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    So after a whole lot of messing about I think I might have a fix. In short, the method for aligning the caliper that Avid (and almost everywhere else) give of loosening off the bolts and pumping the brakes a few times before holding the brake hard on and doing up the bolts again isn't enough to get significant movement in the washers on the mounting bolts. I did test last night of loosening off the bolts and pushing the caliper hard away from the wheel before holding the brake in hard and tightening the bolts. In doing this I managed to get the pads on the inside to rub on the rotor.

    So the next step was to hold the caliper with the rotor centred as best I could and then tighten the bolts while holding the brake on. It seems quite simple but that's all it took and results in a hugely different outcome to the Avid method.

  9. #9
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    Quote Originally Posted by cep32
    So after a whole lot of messing about I think I might have a fix. In short, the method for aligning the caliper that Avid (and almost everywhere else) give of loosening off the bolts and pumping the brakes a few times before holding the brake hard on and doing up the bolts again isn't enough to get significant movement in the washers on the mounting bolts. I did test last night of loosening off the bolts and pushing the caliper hard away from the wheel before holding the brake in hard and tightening the bolts. In doing this I managed to get the pads on the inside to rub on the rotor.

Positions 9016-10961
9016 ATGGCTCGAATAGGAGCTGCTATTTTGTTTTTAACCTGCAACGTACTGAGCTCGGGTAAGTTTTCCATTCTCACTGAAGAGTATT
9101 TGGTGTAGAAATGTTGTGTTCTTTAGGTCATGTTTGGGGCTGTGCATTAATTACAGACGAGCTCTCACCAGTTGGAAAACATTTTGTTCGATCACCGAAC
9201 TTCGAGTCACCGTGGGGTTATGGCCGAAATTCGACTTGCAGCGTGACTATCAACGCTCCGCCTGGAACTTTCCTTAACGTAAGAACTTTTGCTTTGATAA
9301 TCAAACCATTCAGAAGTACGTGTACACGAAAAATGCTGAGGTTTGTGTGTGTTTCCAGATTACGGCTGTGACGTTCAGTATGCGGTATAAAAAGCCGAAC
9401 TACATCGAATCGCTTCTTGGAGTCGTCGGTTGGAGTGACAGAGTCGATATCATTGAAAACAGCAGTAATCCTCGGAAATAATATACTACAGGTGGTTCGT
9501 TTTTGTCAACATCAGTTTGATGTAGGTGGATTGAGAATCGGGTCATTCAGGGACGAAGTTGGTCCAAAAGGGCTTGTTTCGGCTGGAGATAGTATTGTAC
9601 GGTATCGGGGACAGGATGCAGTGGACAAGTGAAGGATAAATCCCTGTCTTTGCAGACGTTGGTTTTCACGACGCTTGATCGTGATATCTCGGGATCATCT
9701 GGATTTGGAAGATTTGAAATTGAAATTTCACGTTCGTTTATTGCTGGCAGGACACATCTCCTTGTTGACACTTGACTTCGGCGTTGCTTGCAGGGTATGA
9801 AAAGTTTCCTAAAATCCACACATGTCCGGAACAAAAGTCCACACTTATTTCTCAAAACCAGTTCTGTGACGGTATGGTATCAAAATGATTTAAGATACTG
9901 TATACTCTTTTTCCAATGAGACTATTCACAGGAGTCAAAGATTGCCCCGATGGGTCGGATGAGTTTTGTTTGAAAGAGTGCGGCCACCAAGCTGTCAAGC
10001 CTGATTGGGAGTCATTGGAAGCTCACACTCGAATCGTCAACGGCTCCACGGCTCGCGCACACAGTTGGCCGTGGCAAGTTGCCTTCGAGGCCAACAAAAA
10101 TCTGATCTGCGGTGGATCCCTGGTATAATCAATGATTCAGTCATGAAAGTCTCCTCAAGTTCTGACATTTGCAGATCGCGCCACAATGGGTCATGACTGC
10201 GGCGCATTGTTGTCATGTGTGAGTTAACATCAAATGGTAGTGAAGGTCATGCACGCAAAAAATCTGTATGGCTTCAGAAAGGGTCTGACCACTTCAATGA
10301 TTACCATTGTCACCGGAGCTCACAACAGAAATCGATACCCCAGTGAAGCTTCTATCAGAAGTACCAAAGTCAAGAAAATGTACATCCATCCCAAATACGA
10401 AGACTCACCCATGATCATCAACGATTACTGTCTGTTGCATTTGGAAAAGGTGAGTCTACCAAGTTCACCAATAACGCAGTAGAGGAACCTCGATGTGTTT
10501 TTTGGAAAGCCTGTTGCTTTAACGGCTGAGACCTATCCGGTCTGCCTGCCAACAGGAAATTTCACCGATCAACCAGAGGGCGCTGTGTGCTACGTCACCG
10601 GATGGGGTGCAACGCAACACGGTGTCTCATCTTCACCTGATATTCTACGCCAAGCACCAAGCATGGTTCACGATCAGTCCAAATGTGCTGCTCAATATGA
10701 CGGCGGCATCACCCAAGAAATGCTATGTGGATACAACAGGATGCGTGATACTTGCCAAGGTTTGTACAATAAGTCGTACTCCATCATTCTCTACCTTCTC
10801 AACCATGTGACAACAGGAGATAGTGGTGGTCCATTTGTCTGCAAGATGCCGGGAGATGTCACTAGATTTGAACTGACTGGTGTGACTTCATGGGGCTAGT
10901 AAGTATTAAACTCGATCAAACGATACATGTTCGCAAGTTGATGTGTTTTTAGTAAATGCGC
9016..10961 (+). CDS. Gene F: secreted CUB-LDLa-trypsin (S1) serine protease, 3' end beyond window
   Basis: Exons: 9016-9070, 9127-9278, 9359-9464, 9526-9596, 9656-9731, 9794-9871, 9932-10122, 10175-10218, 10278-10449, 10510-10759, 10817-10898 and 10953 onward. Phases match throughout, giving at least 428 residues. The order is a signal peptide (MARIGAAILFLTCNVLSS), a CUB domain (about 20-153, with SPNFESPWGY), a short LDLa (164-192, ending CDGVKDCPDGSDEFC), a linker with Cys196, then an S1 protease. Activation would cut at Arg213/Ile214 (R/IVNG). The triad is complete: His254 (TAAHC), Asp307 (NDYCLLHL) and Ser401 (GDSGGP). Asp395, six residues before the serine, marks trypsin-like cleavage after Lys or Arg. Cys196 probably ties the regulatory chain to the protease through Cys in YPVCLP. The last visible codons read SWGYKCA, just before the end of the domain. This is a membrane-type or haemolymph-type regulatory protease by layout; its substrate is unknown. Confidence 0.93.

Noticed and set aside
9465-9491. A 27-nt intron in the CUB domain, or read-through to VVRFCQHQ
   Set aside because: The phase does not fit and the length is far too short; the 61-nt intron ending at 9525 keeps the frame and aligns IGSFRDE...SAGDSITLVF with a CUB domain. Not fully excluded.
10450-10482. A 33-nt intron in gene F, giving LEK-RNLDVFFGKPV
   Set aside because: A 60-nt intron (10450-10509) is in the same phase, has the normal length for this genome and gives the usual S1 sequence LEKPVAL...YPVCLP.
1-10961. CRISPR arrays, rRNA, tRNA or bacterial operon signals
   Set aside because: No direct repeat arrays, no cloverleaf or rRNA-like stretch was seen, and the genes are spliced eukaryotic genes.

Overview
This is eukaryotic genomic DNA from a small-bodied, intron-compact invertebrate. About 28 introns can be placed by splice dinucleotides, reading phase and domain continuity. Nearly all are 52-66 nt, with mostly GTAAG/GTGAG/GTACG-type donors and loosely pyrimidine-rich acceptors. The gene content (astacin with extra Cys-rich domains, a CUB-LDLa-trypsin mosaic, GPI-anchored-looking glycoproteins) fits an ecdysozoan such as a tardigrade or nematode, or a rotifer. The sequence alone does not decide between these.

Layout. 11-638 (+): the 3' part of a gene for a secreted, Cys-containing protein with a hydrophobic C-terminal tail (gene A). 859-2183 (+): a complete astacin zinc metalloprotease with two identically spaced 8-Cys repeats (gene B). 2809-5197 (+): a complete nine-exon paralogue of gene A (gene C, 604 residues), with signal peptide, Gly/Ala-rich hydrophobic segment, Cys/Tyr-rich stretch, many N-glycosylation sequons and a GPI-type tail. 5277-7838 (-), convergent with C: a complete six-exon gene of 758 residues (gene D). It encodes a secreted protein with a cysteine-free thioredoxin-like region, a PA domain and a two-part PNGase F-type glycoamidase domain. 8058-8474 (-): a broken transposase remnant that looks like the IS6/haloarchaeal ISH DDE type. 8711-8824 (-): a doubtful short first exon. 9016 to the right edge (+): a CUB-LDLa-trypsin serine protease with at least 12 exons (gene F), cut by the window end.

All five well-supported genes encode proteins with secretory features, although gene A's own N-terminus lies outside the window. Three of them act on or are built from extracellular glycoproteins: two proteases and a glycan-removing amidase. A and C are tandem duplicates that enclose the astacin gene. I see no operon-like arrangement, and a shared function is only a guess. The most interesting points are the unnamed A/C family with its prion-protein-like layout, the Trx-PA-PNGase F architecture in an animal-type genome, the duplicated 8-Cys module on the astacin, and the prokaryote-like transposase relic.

So the next step was to hold the caliper with the rotor centred as best I could and then tighten the bolts while holding the brake on. It seems quite simple but that's all it took and results in a hugely different outcome to the Avid method.
    I've found getting it right is a mix of science and art.

    The main problem with the simple squeeze and tighten method is friction between the bolt and caliper can easily move the caliper out of position while torquing the bolts. I've gotten the best results by examining the current position of the caliper over the rotor before loosening the caliper, giving the lever a few squeezes as you observe - it's not unusual for a caliper to look centered only to find it pushes the rotor to one side when the pads engage. A little awareness can go a long way.

    Sometimes when the caliper is being fussy and seems to want to settle too far inboard or outboard, purposely positioning it too far in the other direction and fully tightening it can allow you to get it to just the right spot if you follow up with the Avid squeeze and tighten method.

    Since friction is a large part of the problem, it does help to makes sure all mounting hardware is clean and minimally lubed (you obviously need to be very careful with lube in this area - apply the lube to clean hardware away from the bike, wiping off all excess with a clean rag). Also, when a caliper is being fussy, I like to loosen the bolts enough to be able to freely rotate the mounting hardware; this reduces the chances of binding while tightening.

    -Pete
    I can barely get my mouth around it.

  10. #10
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    Thanks for the tips everyone. I put a little grease on the bolts last night and had a bit more of a play. Managed to get the rotor almost bang on centre and it has stayed there under heavy braking. The tendancy for the rotor to end up resting on the outer pad seems to be not helped by the caliper sagging to the inside of the frame due to its weight being on that side of the mount. A little bit of a hand to centre seems to go a long way.